This project will test the hypothesis that 5-hydroxytryptamine (5-HT, serotonin) and estrogen signaling interact to increase excitability of primary afferent neurons supplying the colon. Increased excitability is caused by changes in ion channel expression that result in visceral hypersensitivity in female rats. This hypothesis will be tested using male and female serotonin transporter (SERT) knockout (KO) rats, which we propose is a unique animal model of gender specific visceral hypersensitivity. The underlying pathophysiology of visceral pain is unclear and this is partly due to a lack of animal models where mechanistic and interventional studies can be conducted. However, published data indicate that alterations in 5-HT signaling may play a role in humans. In addition, visceral pain i more common in women than in men, suggesting that there are interactions between 5-HT and gender in the genesis of visceral pain. The overall hypothesis will be tested in 3 specific aims.
Specific aim 1 will test the hypothesis that there is increased extracellular availability of 5-HT n vitro in the colon of wild type (WT) and SERT KO rats and that 5-HT release from enterochromaffin (EC) cells is unaffected by the SERT KO. Amperometry will measure 5-HT near the mucosa in response to mechanical and chemical mucosal stimulation. Immunohistochemical (IHC) and Western blot techniques will be used to verify SERT deletion and to assess 5-HT-containing EC cells in the gut of WT and SERT KO rats. IHC localization of the dopamine and norepinephrine transporters and organic cation transporters will be assessed to determine if their expression increases in SERT KO rats.
Specific aim 2 will test the hypothesis that estrogen interacts with 5-HT to cause visceral hypersensitivity in female SERT KO rats. The visceromotor response to colorectal balloon distention will be used to measure visceral sensitivity in intact and ovariectomized female WT and SERT KO rats with and without estrogen replacement.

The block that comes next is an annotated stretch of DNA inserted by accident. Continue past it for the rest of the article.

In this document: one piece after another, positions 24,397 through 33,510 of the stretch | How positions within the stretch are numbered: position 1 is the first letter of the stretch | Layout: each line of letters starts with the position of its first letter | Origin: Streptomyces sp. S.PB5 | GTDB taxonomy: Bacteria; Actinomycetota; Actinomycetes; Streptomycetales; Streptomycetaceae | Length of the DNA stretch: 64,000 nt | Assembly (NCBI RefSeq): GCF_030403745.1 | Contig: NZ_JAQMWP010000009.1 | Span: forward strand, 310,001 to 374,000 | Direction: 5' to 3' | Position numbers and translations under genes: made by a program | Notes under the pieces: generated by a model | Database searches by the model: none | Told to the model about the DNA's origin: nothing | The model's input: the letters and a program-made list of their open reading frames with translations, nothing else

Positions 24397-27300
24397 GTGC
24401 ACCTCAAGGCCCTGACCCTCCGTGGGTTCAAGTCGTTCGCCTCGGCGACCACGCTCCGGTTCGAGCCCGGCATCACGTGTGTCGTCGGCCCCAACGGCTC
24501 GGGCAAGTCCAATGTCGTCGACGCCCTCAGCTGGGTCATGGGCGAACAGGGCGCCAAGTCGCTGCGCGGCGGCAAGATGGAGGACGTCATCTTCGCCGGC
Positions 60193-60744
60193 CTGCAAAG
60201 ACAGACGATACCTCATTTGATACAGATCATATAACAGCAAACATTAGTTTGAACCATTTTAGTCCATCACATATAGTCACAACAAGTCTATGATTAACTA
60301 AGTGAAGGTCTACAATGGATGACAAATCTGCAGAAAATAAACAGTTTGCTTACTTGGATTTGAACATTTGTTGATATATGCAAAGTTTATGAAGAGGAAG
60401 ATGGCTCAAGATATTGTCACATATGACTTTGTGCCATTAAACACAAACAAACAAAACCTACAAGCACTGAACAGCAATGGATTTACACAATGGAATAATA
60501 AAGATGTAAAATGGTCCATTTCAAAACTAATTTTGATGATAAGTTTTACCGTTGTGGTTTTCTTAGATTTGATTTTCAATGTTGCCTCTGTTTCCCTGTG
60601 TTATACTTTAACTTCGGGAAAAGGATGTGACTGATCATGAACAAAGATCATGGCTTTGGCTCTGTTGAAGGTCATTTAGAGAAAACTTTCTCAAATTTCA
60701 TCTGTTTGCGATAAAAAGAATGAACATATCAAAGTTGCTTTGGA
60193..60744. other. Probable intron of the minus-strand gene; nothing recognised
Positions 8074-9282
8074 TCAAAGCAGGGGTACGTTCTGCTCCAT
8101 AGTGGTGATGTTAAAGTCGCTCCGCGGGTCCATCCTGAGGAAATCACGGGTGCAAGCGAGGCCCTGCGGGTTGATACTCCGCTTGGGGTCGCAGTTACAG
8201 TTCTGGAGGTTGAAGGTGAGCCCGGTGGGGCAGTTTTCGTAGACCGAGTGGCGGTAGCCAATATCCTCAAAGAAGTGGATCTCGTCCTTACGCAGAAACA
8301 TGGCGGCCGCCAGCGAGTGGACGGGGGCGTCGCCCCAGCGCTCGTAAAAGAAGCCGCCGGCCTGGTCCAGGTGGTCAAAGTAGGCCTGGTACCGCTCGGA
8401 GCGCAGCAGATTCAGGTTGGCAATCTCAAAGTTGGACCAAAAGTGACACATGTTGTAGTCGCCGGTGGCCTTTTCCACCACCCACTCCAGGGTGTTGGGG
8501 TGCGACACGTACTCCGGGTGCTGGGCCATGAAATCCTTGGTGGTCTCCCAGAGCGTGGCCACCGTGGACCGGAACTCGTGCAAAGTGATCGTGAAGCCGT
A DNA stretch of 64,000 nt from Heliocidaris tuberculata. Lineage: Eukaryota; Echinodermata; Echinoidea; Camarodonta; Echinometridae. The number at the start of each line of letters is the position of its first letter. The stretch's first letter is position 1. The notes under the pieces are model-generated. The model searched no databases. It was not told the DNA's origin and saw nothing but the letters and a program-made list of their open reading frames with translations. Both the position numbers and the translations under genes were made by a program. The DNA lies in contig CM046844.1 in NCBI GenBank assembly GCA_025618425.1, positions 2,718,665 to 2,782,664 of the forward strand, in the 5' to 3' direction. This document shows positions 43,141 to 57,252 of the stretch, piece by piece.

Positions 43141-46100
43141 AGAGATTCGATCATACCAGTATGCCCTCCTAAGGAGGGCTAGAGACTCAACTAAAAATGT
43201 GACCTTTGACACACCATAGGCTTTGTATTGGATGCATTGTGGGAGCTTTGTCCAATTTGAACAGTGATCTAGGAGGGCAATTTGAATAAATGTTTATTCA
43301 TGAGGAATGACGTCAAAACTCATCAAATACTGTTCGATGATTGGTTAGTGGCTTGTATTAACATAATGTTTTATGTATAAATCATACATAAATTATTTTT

In Specific Aim 3, the functional properties of colon projecting sensory neurons maintained in short term primary culture will be studied. These studies will test the hypothesis that colon projecting sensory nerves from female but not male SERT KO rats exhibit increased excitability when studied using whole cell patch clamp methods in vitro. The increased excitability is proposed to be due to interactions between 5-HT and estrogen on sensory neurons that lead to upregulation of tetrodotoxin-resistant sodium channels. These studies will show that increased 5-HT availability in female SERT KO rats alters visceral sensitivity as occurs in female human irritable bowel syndrome patients. The data would indicate that the SERT KO rat is a model for studying changes in the sensory nerve supply of the gut that leads to visceral hypersensitivity.
Gender-related visceral pain associated with gut motility disturbances affects up to 20% of the U.S. population. The proposed studies will attempt to establish an animal model of gender-related visceral pain that can be used to identify the pathophysiological mechanisms responsible for this common disorder. The animal model could also be used to develop new drug treatments for visceral pain.